Lindy Boggs liked to tell the story about when she was growing up in the Pointe Coupee town of New Roads. She was raised primarily by aunts and went to school at a nearby convent. In this, our women’s issue, her story is worth remembering because it was at the convent, she recalled, that she first saw the power of women. The nuns were not just teaching and praying but driving trucks, doing carpentry, painting the walls and all the other daily chores of life. Decades before the media started running stories about women entering traditionally male-dominated careers, Boggs routinely saw women doing things that to her were already common to females.
Later in her life she would spend time doing traditional men’s chores around the house, only in this case it was the U.S. House of Representatives where she served with distinction for 18 years.
Boggs’ family name was Claiborne, a pedigree shared with Louisiana’s first American governor. She seemed destined for politics, especially when she married an ambitious young lawyer named Hale Boggs who was elected to Congress in 1946. In 1972, on the verge of being elected Speaker of the House, Hale Boggs was killed in a plane crash. Lindy was elected to fill his seat, but this was no mere gratuitous gesture toward a grieving widow. She had already proven herself to be a skilled political technician both handling her husband’s politics and as an activist in the Democratic Party.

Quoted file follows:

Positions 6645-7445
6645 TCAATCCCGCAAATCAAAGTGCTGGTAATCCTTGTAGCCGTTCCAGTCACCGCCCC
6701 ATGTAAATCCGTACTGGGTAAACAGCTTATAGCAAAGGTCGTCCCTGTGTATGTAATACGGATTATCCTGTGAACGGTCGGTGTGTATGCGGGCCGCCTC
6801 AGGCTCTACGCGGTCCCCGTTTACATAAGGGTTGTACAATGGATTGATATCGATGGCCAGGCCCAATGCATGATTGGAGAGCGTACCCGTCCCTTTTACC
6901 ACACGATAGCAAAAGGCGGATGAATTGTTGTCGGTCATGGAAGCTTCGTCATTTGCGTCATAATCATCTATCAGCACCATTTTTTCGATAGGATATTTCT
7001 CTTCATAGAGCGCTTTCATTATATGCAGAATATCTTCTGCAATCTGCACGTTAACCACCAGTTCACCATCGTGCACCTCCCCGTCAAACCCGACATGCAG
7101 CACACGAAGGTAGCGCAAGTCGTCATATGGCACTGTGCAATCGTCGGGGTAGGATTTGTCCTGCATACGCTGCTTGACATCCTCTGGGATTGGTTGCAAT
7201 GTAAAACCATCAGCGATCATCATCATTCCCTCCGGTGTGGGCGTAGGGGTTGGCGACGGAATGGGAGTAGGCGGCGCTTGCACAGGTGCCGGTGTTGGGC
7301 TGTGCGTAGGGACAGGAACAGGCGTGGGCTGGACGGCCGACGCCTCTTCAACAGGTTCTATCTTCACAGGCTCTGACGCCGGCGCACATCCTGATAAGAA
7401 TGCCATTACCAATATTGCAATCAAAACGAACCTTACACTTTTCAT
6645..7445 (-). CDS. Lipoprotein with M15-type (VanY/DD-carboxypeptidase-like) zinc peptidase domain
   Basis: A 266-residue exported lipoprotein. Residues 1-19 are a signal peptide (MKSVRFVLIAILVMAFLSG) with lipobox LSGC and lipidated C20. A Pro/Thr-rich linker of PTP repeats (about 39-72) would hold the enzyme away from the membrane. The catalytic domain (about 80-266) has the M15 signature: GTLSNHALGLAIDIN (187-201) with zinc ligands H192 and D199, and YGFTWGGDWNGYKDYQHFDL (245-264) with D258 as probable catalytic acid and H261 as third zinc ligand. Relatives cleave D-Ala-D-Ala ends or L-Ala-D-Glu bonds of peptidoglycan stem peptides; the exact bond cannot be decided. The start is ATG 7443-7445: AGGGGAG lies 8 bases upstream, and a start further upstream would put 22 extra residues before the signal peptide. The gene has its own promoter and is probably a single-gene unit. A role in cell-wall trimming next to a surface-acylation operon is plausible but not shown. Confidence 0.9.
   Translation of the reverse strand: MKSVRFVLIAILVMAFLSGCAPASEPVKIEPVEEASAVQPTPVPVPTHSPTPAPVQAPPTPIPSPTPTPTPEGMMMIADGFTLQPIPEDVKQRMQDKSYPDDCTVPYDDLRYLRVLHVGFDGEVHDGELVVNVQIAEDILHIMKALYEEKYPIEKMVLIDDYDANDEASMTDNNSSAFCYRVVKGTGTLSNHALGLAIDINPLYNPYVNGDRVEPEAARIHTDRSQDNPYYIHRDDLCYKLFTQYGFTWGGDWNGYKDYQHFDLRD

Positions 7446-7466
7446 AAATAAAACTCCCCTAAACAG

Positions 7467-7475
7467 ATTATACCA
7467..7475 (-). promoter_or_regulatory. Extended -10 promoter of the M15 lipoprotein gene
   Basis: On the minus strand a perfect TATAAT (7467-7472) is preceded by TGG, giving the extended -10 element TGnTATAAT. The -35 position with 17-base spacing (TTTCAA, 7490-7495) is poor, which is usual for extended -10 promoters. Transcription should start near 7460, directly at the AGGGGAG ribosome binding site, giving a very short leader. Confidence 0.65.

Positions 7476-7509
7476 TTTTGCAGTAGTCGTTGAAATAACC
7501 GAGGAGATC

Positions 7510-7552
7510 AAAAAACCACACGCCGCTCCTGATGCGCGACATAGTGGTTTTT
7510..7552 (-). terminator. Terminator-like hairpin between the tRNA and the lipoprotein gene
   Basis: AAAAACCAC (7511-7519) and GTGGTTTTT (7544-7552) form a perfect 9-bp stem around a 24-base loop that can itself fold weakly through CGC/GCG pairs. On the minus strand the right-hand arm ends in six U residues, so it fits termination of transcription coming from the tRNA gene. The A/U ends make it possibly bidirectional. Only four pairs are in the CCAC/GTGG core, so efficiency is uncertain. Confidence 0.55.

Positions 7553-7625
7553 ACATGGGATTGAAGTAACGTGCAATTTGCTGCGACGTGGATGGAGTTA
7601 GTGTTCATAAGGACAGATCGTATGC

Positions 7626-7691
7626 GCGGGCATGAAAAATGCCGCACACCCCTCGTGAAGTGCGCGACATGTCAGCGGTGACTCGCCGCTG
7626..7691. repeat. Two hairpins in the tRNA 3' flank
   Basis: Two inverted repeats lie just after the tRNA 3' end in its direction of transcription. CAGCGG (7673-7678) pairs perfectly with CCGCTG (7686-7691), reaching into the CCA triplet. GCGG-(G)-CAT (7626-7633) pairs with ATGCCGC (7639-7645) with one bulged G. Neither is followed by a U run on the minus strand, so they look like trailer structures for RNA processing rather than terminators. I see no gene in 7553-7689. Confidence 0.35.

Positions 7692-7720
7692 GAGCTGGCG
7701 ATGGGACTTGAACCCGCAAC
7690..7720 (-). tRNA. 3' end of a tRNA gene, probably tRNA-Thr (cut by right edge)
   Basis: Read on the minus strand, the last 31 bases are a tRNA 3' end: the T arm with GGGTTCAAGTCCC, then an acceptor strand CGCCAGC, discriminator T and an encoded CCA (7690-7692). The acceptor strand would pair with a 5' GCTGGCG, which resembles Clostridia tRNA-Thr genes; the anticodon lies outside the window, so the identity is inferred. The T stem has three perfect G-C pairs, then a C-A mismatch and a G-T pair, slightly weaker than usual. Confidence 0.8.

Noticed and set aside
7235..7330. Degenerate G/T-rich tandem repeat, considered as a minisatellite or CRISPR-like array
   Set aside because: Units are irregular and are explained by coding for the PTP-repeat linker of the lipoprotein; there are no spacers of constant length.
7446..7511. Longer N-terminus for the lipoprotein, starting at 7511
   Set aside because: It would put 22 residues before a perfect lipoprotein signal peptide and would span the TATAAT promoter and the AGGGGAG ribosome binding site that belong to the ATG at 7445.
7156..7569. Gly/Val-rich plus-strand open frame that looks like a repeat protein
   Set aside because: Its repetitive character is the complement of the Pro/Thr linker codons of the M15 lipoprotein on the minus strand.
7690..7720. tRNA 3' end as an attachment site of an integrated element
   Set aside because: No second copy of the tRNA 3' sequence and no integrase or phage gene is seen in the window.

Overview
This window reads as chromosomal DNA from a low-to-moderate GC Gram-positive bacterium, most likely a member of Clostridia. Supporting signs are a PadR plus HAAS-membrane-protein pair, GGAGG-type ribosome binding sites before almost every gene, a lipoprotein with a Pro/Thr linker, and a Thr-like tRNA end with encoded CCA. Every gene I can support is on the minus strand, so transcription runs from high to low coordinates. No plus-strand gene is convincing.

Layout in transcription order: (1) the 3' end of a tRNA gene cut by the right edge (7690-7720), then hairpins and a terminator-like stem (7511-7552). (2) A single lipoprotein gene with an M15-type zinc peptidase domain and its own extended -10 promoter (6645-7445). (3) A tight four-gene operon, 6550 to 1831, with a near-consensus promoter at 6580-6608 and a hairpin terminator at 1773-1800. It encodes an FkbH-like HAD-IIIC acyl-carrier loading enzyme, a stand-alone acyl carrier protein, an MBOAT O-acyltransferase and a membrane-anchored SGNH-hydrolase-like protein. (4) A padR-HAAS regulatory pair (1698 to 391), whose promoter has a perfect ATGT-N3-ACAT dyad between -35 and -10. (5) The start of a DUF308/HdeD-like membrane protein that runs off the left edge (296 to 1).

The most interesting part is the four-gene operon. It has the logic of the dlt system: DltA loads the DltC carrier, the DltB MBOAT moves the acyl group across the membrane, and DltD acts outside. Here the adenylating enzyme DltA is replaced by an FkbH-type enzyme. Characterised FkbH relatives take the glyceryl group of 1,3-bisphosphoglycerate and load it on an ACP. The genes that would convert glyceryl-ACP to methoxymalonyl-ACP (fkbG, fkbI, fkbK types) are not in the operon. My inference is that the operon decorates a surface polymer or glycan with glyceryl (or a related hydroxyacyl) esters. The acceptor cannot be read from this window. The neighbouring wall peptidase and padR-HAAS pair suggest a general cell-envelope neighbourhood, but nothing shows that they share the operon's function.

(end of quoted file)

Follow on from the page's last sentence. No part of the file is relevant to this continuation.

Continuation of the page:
Boggs brought something extra to the whole woman-doing-a-man’s-thing observation. She had the skills of her male colleagues, but also a more genteel nature that was valuable in getting along with people. Everyone liked her.
In 1976 she became the first woman to chair a political party’s national convention (Jimmy Carter was nominated.) In 1997 she was selected by Bill Clinton to be the U.S. ambassador to the Vatican. (She would joke that she had the toughest job in politics, representing Bill Clinton to the Pope.)
During her time in Rome she got to know John Paul II. I would hope that at least once the Pope heard about the inspiration she drew from a special group of women, the nuns of New Roads.